Subnautica developer Unknown Worlds has asked grey market key reseller G2A to pay them $300,000 in restitution. The developer claims the amount represents the $30,000 it had to spend to cover chargebacks from fraudulent credit card purchases of Natural Selection 2. G2A had previously promised to pay 10x the amount of any costs lost via fraudulent purchases on their site, as long as there’s proof such a thing occurred.
Charlie Cleveland of Unknown Worlds bullishly believes he’s owed that money, popping up on GamesIndustry.biz to support the current swell of developers who feel that G2A are profiting from their misery. After publisher Mike Rose of No More Robots stated that he’d rather players pirate their games than buy them through G2A, Cleveland agreed: He said: “Mike Rose is right - it IS better for players to pirate than buy a key off G2A. We paid $30,000 to deal with credit card chargebacks because of G2A.
“So, G2A, if you really want to put your money where your mouth is, you will now pay us (Unknown Worlds) $300,000.”
After Rose's claims, G2A had promised to build a key blocking system that would enable developers on their platform to block sales of ill-gotten keys, but that seems to be floundering. The software has yet to be developed, with G2A stating it would only begin developing the system when 100 developers signed up to use the system, and the current count is at 19. G2A has extended the deadline for sign-up from August 15th to after Gamescom next week so they can talk to developers in person, but it does seem that their self-imposed limit will sink their proposal. They could just build it, but they claim it’s expensive and time-consuming to do so - a claim Cleveland calls "a load of crap."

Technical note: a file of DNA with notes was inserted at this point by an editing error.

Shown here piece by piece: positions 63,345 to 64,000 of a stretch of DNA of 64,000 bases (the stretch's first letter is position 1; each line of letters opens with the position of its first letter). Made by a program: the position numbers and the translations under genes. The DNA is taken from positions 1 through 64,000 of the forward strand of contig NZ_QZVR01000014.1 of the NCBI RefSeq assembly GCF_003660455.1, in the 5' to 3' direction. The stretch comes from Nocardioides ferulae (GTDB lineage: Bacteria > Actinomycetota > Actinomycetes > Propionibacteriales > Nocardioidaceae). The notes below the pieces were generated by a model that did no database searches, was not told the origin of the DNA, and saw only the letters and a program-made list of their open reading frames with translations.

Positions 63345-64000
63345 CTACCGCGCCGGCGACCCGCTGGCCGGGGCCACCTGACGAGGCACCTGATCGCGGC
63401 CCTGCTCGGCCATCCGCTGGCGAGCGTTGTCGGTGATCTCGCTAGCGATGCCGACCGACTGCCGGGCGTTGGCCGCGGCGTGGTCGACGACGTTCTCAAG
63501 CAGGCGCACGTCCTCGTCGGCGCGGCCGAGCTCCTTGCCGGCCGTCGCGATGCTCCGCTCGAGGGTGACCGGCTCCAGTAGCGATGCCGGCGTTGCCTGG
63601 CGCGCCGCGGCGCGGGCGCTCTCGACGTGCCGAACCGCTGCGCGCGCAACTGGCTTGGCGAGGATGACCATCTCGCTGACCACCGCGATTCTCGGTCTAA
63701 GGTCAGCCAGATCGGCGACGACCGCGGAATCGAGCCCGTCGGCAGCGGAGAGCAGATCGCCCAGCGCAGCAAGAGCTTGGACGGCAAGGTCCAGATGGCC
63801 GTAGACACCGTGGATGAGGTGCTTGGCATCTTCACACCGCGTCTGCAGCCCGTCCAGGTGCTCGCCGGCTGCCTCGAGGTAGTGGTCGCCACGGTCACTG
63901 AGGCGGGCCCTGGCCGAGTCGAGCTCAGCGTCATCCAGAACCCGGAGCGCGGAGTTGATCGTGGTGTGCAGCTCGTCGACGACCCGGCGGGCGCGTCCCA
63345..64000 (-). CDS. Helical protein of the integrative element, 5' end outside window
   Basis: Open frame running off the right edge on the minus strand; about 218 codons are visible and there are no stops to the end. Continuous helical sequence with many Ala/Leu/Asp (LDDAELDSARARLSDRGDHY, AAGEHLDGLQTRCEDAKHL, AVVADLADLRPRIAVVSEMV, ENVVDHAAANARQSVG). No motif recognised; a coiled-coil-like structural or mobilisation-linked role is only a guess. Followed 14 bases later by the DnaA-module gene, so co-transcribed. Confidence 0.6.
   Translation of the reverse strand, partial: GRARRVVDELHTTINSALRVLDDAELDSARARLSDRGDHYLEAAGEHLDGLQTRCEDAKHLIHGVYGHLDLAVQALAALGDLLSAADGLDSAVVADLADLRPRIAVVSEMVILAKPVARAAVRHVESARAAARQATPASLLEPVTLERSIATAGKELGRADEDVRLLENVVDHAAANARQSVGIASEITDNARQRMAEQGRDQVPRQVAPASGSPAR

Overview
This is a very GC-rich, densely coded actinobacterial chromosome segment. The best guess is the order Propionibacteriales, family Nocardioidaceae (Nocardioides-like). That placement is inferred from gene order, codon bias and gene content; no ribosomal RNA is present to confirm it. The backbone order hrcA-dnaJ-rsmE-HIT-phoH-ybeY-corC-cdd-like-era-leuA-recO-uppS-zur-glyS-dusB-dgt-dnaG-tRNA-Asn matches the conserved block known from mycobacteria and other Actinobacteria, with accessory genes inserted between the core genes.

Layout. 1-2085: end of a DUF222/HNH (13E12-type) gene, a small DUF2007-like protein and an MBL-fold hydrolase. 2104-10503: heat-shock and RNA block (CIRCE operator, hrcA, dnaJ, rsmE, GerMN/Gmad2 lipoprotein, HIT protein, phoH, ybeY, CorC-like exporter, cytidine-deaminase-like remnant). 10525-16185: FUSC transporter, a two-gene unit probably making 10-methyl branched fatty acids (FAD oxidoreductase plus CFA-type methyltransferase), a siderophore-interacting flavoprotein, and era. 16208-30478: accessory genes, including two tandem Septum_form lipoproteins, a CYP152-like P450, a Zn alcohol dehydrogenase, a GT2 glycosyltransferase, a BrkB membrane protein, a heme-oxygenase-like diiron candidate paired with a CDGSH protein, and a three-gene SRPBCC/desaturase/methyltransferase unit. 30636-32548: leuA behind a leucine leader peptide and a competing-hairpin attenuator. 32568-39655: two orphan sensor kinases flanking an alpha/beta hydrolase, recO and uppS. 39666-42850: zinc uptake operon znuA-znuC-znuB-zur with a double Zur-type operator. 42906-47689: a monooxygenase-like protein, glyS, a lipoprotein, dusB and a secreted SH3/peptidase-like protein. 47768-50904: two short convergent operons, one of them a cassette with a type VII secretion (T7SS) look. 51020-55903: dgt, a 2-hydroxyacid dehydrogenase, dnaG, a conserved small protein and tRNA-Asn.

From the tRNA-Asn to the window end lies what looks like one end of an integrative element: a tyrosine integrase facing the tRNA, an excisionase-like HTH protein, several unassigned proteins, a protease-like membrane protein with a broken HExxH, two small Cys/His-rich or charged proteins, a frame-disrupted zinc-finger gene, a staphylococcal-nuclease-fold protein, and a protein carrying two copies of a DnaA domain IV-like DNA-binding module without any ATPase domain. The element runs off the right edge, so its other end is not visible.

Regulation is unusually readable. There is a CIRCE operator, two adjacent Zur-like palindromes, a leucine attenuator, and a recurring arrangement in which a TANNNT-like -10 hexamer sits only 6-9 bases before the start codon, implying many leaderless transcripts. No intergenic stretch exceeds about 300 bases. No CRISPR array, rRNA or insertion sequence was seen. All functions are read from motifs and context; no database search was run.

If Unknown Worlds provides proof that the chargeback costs incurred were a consequence of illegitimate sales via G2A, it will be interesting to see G2A's response.